Sunday, 11 December 2016

Awareness through polyrhythms

Awareness through polyrhythms
When I was working on Dinner, many years ago with an international company that didn’t know each other and hadn’t worked together before, I devised a whole series of exercises/compositions loosely based on poly rhythms to enable them to work and create movement song and improvisation together.
In the years afterwards I taught workshops at various places, including Goldsmiths and Laban Trinity. This culminated in the  performance Crowd, a 40 minute piece that I made over several weeks with BA dance students at Laban Trinity. And then I  with acting students from E15 acting school.
 I now want to revive some of these compositions with a group of performers who like rhythm, counting and pattern which probably means professional singers and dancers who will
develop these exercises into a performance training program and accompanying book.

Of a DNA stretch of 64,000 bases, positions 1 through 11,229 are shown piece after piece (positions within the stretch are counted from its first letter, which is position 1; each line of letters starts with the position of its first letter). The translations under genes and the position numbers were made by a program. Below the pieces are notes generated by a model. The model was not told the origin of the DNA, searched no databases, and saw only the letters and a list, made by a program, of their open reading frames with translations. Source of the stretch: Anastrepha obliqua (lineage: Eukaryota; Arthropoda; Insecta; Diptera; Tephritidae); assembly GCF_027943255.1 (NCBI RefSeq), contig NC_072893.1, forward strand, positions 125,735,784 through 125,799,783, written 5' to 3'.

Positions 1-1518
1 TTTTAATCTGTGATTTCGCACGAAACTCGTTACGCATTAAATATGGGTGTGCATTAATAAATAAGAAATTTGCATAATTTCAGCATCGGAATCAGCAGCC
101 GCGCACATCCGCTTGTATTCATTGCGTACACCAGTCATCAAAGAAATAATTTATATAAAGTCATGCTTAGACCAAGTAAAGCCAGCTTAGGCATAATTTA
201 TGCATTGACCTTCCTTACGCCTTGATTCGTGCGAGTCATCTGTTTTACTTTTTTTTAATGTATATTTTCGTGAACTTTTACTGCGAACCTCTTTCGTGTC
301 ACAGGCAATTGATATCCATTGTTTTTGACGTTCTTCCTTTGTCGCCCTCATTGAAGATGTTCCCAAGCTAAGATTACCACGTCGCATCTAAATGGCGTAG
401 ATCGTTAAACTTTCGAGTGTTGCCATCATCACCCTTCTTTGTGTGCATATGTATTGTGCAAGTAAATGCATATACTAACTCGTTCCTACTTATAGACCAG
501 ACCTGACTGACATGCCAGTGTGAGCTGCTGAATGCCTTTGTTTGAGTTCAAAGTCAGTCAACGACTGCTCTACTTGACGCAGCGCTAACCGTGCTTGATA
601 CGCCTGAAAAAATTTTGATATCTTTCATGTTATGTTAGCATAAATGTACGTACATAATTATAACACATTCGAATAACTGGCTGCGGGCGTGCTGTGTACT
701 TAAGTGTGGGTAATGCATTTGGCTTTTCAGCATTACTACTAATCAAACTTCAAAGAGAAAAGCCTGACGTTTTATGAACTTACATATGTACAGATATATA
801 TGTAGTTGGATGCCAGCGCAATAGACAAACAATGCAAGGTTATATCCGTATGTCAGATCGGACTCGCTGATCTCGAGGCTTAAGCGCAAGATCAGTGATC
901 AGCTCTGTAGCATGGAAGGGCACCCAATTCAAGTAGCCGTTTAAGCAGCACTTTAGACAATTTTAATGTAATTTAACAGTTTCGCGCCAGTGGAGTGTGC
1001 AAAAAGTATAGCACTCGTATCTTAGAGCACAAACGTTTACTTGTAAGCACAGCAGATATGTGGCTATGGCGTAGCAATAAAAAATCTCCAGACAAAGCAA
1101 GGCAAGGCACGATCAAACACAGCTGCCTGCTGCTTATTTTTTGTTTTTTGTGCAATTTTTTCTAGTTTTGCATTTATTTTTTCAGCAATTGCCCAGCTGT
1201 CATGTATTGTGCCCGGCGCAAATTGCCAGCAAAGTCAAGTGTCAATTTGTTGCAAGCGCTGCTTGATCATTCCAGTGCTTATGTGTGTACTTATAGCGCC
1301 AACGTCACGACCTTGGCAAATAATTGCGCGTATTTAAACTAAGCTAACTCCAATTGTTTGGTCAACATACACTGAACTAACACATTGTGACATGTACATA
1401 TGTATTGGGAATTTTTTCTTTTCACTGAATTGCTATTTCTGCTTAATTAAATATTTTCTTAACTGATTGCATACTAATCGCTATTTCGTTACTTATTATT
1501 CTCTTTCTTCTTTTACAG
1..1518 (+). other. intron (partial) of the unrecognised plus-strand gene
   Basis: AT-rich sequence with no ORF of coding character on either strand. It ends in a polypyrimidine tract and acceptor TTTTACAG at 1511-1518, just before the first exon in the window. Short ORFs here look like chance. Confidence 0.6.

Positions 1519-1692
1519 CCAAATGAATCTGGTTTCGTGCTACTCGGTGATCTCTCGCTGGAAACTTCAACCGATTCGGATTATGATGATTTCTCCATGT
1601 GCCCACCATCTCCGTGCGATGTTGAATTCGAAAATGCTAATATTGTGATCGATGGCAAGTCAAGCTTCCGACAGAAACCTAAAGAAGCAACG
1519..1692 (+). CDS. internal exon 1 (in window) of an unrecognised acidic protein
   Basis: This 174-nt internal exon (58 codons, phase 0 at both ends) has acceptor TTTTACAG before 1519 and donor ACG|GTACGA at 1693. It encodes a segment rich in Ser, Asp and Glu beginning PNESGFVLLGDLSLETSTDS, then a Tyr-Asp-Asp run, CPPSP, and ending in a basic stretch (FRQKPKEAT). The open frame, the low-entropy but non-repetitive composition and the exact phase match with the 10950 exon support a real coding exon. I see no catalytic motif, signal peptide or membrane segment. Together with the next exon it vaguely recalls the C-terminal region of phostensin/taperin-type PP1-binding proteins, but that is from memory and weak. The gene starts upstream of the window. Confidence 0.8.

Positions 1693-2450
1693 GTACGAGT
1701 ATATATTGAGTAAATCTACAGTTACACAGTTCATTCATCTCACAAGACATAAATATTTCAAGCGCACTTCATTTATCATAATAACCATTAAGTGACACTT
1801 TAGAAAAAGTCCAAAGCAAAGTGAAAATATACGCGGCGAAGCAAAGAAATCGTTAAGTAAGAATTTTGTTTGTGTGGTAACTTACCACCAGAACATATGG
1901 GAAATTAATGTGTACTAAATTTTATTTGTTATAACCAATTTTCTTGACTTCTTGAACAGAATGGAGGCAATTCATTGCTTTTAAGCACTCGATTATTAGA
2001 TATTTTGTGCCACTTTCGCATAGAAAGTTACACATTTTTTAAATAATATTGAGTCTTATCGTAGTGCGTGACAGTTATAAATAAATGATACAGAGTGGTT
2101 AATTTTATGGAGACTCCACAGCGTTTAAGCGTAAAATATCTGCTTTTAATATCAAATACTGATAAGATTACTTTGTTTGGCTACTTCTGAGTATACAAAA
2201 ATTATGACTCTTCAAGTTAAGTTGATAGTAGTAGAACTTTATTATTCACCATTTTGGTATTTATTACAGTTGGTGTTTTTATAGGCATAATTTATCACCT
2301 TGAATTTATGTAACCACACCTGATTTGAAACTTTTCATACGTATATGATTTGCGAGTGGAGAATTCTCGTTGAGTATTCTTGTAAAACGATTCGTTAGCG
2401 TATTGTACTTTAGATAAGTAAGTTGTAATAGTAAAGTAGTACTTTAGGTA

Make a performance based on the songs, the video, sound and still image documentation of the rehearsal and performance will provide material for the book and training program

It is easy to make a pulse -clap or stamp every 3rd beat, and  it is easy to make a pulse -clap or stamp every 4th beat
but it is not so easy to do both together- clap every 3rd beat whilst another person is clapping every 4th beat.

This work:
 teaches being able to maintain your own rhythm, whilst listening to another rhythm.
Helps  developing a tension free awareness. 
The skill grows as an inevitable consequence of the developing awareness of working with two rhythms.

This awareness helps  one to–

A) be able to continue what you are doing, without cutting out what is happening in the world around you.

B) listen to yourself whilst listening of others. 

C) be inside an activity and outside watching it at the same time.

D) be  able to listen to others without, being seduced into their rhythm, or, on the other, trying to coerce them into your rhythm. 

E) see yourself a as part of a stage reality created by the space, yourself, other performers and the audience. 

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